Last round now and both guys are clearly tired. Finlay cranks on the arm again before they slug it out with forearms from their knees. David grabs a headlock and cranks on it so much that Finlay can’t slam him for the break. A piledriver, the high spot of the match, gets two on Finlay but he comes right back with a suplex for the pin and the match.

Rating: C+. This is an entirely different kind of match and I would understand why most fans today would find this boring. That being said, it’s actually entertaining when you get down to the style here. You had two guys working on each other’s bodies for thirty seven minutes until any big move was going to beat the other. Well other than the piledriver but you get the idea. It’s not my style of wrestling but it’s definitely worth checking out if you’re interested in something that is as pure as you’re going to find.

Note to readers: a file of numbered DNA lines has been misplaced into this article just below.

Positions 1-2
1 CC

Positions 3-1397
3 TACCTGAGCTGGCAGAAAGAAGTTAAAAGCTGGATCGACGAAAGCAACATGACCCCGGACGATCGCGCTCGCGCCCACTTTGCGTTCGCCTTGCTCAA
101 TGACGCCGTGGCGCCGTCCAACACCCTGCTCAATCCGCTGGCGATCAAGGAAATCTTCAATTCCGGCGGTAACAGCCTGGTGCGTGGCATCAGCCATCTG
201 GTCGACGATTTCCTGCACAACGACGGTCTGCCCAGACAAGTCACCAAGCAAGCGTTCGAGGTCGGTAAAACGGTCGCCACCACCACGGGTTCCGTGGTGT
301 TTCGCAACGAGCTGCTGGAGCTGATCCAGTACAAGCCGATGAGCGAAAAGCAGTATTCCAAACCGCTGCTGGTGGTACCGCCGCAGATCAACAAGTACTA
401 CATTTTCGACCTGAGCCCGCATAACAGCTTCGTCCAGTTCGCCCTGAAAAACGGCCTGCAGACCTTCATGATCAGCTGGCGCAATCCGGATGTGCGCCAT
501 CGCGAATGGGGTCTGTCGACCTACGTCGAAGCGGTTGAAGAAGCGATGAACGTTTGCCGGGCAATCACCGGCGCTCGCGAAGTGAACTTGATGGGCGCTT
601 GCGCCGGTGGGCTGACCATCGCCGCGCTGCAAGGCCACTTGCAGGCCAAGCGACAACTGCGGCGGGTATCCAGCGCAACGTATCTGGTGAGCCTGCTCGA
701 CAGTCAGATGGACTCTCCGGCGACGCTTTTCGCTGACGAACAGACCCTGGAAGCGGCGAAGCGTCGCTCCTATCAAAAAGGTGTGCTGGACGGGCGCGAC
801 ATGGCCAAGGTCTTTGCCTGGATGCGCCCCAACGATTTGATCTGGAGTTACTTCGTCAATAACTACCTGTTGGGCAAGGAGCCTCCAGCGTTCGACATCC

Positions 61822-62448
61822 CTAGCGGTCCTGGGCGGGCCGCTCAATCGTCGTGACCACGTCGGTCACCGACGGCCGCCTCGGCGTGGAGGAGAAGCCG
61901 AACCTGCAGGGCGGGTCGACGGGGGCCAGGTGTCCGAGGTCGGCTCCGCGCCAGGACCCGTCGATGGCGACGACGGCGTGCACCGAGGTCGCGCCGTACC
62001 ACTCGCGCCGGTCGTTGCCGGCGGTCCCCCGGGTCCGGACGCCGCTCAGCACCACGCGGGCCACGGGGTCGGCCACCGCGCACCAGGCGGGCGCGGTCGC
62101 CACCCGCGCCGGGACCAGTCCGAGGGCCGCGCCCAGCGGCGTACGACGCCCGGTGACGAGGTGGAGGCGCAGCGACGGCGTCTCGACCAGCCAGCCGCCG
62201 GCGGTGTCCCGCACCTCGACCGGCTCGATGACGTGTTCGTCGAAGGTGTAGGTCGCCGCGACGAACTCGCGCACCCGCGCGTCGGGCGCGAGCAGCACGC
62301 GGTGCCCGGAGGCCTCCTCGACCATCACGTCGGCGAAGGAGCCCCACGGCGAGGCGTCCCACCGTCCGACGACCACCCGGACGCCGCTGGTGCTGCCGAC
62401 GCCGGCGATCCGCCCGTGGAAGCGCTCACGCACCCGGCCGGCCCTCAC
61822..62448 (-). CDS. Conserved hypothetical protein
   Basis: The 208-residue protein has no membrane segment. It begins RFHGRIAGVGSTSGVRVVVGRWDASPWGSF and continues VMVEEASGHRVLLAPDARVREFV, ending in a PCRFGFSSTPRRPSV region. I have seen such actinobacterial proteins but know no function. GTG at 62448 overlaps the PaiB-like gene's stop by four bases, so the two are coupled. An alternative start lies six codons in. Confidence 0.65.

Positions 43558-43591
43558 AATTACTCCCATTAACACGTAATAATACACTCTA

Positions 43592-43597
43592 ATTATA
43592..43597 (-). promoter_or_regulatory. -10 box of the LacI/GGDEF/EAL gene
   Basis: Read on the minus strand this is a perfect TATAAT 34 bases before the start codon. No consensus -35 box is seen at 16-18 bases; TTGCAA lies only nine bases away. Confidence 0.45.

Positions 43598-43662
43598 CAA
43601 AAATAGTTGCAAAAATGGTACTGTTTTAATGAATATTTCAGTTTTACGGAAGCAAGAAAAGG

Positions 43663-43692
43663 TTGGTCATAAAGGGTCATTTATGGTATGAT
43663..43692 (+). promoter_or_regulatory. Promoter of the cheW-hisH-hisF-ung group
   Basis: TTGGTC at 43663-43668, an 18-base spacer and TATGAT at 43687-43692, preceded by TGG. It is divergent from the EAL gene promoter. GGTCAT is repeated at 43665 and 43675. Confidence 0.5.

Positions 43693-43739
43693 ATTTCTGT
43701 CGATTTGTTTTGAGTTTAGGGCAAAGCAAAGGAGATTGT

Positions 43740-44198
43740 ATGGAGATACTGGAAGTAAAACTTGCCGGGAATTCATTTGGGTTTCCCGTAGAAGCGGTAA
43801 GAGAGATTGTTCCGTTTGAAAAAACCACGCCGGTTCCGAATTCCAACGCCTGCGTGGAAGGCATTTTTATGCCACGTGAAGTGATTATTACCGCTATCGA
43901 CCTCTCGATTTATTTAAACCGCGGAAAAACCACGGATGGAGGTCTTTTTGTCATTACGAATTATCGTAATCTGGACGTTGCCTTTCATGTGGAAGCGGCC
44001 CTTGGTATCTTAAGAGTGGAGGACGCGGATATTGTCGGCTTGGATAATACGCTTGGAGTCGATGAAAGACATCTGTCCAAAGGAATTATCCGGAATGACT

Smith would head to Japan in 1983 and chase the NWA Junior Heavyweight Title. Here he is challenging Cobra for the belt on November 11, 1983.

NWA Junior Heavyweight Title: Davey Boy Smith vs. The Cobra

Smith is actually in a mask here to start but takes it off before the bell. He throws Cobra to the floor to start and slams the champion down onto the concrete. A suplex brings Cobra back inside before Smith LAUNCHES him back of the top with a press slam. They head back inside for the big match intros, as apparently that was all before the bell. Smith throws him into the corner to start but Cobra does the same thing to Davey. I think Bulldog is the heel here but it’s not really clear.